Today was the Cleveland/Jack Graney SABR Chapter meeting on the west side of Cleveland (I’m the current president of the group). After our final presentation of the day (a fascinating look at Retrosheet data) there was a trivia quiz that involved facts from the 1944 season. While I happen to know a fair amount on the Negro Leagues during 1944, my Major League Baseball knowledge for that year is a bit lacking. I made a feeble attempt at completing the quiz before I surrendered. As I was shutting down the projector and closing out PowerPoint, I decided to check my e-mail while everyone else finished the trivia contest. When I opened it, I noticed the press release from the Indians blaring that the Indians had acquired Mike Aviles and Yan Gomes. “Well, this is interesting,” I thought to myself. I figured maybe a couple of minor leaguers, or a minor leaguer and cash. After I started to read, and realized they Indians traded Esmil Rogers to the Blue Jays, I blurted out, “Are you kidding me?” The entire room was quiet, distracted by the trivia, but the outburst caught some attention. I apologized and told them that a trade had gone down and I would share details when the trivia was complete. After a few humors guesses at the trade, I finally just said the trade out loud. Everyone else’s reaction was pretty similar to mine – somewhere between disbelief and anger.
Now, I know that Chris Antonetti literally was able to get Rogers for next to nothing when he claimed him off waivers from Colorado last season. I know that he was unlikely the be the next Mariano Rivera and that Antonetti was selling high on the 27-year-old reliever. At the same time, Rogers became a reliable presence in the bullpen last season and was a hard-thrower that regularly hit the mid to upper 90s. With all of the trade discussion around Chris Perez, I’m not sure if I’d want to trade an additional pitcher that became reliable for you last season. Particularly for what I perceive to be spare parts, even if they happen to be right-handed spare parts. Rogers went 3-1 in 2012 with a 3.06 ERA, 1.113 WHIP and 54 strikeouts in 53 innings pitched. One of the pieces the Indians received was Mike Aviles, who spent last season as the shortstop with the Boston Red Sox. He went to Toronto as compensation for manager John Farrell when he left Canada for Boston. The 31-year-old Aviles, described in the Indians’ press release as “the right-handed hitting versatile middle infielder,” hit .250/.282/.381 with 13 home runs in 512 at-bats (his career averages are .277/.308/.408). On Twitter, Paul Hoynes quoted Antonetti as saying that the Indians were attracted to Aviles’ versatility and the fact that he can play shortstop, second, and the outfield. Is there anyone else that feels almost like they’re listening to a broken record on this one? That every player they manage to bring in (whether it be Brett Lillibridge, Jason Donald, or someone similar) the number one thing they tout is that they can play multiple positions. I know that you need flexibility to give people days off and put the best lineup possible on the field, but this seems to be getting excessive. It’s as if there’s a whole subset of mediocre players who are on the roster due to their “versatility.” Does this mean that the Indians will part ways with Brett Lillibridge? One can dream, I guess.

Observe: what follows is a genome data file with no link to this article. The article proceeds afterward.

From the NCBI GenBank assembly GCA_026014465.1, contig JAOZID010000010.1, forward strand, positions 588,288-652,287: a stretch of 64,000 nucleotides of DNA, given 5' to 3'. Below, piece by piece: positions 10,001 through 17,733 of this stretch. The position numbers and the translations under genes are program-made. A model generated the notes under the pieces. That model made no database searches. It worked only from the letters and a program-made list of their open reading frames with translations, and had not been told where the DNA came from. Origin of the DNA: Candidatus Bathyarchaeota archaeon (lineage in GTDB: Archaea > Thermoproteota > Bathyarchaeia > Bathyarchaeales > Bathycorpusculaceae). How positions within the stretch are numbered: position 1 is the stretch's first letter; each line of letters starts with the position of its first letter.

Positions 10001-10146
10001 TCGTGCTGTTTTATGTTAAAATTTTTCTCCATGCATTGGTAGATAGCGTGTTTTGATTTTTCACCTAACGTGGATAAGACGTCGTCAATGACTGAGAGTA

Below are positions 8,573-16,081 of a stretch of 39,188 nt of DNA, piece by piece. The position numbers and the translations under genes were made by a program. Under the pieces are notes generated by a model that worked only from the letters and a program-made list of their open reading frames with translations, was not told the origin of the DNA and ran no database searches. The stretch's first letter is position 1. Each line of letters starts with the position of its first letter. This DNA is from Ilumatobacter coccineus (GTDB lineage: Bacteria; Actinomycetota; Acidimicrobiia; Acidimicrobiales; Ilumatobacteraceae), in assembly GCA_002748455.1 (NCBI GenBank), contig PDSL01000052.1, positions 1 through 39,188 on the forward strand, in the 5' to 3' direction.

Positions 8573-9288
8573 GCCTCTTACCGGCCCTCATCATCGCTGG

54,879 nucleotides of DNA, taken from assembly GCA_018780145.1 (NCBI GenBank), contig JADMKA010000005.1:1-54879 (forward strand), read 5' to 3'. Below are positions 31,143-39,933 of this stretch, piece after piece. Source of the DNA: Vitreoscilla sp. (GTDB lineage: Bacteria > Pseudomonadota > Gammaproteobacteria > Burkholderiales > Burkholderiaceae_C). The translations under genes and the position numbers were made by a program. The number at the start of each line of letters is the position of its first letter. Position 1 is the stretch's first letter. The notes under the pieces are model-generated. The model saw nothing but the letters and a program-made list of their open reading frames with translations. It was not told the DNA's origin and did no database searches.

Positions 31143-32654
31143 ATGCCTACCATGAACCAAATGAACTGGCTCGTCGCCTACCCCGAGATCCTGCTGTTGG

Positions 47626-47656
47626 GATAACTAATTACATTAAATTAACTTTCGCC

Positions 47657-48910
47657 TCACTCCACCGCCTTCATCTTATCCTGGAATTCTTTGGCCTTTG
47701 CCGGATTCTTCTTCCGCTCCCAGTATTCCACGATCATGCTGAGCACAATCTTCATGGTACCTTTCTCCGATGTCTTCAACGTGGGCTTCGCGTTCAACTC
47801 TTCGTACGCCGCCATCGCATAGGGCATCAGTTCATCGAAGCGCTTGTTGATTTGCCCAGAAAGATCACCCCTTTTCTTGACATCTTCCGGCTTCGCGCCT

The other player the Indians acquired, Yan Gomes, is another multiple-position type; albeit a younger one. The 25-year-old Gomes is marketed as an infielder/catcher; he was drafted by Toronto in the 10th round of the 2009 draft. He had 98 at-bats with the Blue Jays in 2012, where he hit .204/.264/.367 with 4 home runs. He was better in 305 at-bats with the Triple-A Las Vegas 51s (seriously one of the creepiest places to see a game, but that’s a story for another day) where he hit .328/.380/.557 with 13 home runs. Those were career numbers for him – his career average in the minors was .287/.344/.484, and I should add that it was boosted by his 2011 Triple-A numbers and his time in the rookie league and low-A ball. Since the Indians already have Lou Marson as a backup, I would guess that Gomes provides some additional depth in case of injury, and also allows the Indians to have an additional right-handed bat that can help in the infield. In other words, HE’S VERSATILE.
Is this a symbol of more moves to come? Who knows. Are there more “versatile” players out there for Antonetti to acquire? I’m sure they can be found. Did our SABR chapter sit around bitterly complaining about the Indians today, thus carrying over to the writing of this post? Almost definitely!